Thread: Diff Eq - Existence/uniqueness theorem

1. Diff Eq - Existence/uniqueness theorem

So the question is:
Using the existence and uniqueness theorem, show that the differential equation dy/dt = sqrt(y-1), with initial condition that y(0)=2, has a unique solution. Furthermore, solve it.

I verified that it both existed and was unique, and I also got a solution but I'm not quite sure if it's right...

I separated it into 1/sqrt(y-1) * dy = 1 dt
integrated: 2 sqrt(y-1) = t + C
divide by 2: sqrt(y-1) = t/2 + C

now this is where I'm not sure if I messed up or not. Silly, since it's simple algebra, but when i remove the square root from the y-1, would the right side turn into (t^2)/4 + C, or (t^2)/4 + Ct + C? I chose the former and got a final answer of y(t) = (t^2)/4 + 2
I'm totally braindead right now, haha, but should I have done it the second way?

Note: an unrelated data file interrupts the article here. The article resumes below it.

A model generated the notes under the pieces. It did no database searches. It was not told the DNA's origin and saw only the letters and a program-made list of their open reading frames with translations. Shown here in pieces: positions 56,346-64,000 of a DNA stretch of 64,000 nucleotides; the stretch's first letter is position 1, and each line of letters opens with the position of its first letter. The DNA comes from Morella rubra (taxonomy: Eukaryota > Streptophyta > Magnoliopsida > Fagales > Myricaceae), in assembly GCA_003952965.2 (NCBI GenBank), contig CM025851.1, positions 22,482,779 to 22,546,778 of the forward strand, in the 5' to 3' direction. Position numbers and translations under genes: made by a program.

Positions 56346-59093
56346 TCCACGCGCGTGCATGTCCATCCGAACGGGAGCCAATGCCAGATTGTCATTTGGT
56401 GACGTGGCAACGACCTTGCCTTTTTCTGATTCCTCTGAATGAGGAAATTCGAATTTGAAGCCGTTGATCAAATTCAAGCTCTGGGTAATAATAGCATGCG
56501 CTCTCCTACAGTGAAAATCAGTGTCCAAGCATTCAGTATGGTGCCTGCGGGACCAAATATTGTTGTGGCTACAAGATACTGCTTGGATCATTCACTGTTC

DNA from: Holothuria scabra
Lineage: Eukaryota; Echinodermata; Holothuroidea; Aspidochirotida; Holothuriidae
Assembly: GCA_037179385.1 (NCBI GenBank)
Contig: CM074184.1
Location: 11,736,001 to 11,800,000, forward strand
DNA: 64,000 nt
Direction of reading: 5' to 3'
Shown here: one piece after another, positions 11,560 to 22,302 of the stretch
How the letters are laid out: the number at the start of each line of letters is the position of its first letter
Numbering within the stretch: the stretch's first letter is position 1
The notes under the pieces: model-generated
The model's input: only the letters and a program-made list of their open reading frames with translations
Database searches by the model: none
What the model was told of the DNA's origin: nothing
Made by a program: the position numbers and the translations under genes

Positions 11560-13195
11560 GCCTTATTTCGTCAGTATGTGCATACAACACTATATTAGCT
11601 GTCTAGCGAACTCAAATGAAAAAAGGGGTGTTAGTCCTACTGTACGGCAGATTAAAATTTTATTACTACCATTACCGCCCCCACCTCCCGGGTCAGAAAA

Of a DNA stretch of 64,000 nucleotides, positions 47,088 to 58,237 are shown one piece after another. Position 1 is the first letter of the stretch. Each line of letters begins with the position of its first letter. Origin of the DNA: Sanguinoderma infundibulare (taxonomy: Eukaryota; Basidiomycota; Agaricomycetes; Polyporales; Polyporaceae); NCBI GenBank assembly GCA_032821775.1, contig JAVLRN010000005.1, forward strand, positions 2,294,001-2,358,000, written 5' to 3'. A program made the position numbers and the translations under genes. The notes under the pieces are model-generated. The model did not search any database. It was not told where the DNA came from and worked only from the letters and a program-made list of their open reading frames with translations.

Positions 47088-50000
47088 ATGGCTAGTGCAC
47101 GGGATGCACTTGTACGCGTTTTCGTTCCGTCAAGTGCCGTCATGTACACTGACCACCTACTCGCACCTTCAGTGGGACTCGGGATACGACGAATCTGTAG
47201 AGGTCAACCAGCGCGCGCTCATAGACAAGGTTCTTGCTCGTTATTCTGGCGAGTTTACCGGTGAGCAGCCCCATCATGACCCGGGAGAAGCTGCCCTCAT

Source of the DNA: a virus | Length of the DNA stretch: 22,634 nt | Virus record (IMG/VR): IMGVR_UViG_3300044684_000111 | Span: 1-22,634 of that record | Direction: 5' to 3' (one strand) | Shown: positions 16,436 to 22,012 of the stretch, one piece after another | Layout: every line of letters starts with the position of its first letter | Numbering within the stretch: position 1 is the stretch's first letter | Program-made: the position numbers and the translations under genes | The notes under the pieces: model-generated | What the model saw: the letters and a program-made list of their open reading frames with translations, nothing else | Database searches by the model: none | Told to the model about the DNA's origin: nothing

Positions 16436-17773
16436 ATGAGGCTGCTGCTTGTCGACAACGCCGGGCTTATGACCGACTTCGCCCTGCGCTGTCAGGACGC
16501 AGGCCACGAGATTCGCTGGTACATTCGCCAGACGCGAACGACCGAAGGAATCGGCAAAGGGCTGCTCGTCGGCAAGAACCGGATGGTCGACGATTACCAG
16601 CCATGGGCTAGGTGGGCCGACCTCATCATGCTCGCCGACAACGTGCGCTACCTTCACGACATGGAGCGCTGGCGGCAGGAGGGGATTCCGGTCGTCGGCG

2. Originally Posted by mistykz
So the question is:
Using the existence and uniqueness theorem, show that the differential equation dy/dt = sqrt(y-1), with initial condition that y(0)=2, has a unique solution. Furthermore, solve it.

I verified that it both existed and was unique, and I also got a solution but I'm not quite sure if it's right...

I separated it into 1/sqrt(y-1) * dy = 1 dt
integrated: 2 sqrt(y-1) = t + C (**)
divide by 2: sqrt(y-1) = t/2 + C

now this is where I'm not sure if I messed up or not. Silly, since it's simple algebra, but when i remove the square root from the y-1, would the right side turn into (t^2)/4 + C, or (t^2)/4 + Ct + C? I chose the former and got a final answer of y(t) = (t^2)/4 + 2
I'm totally braindead right now, haha, but should I have done it the second way?
If

$\displaystyle \sqrt{y-1} = \frac{t}{2} + c$ then $\displaystyle y - 1 = \left( \frac{t}{2} + c\right)^2$

but I would personally bring in the IC at the step (**)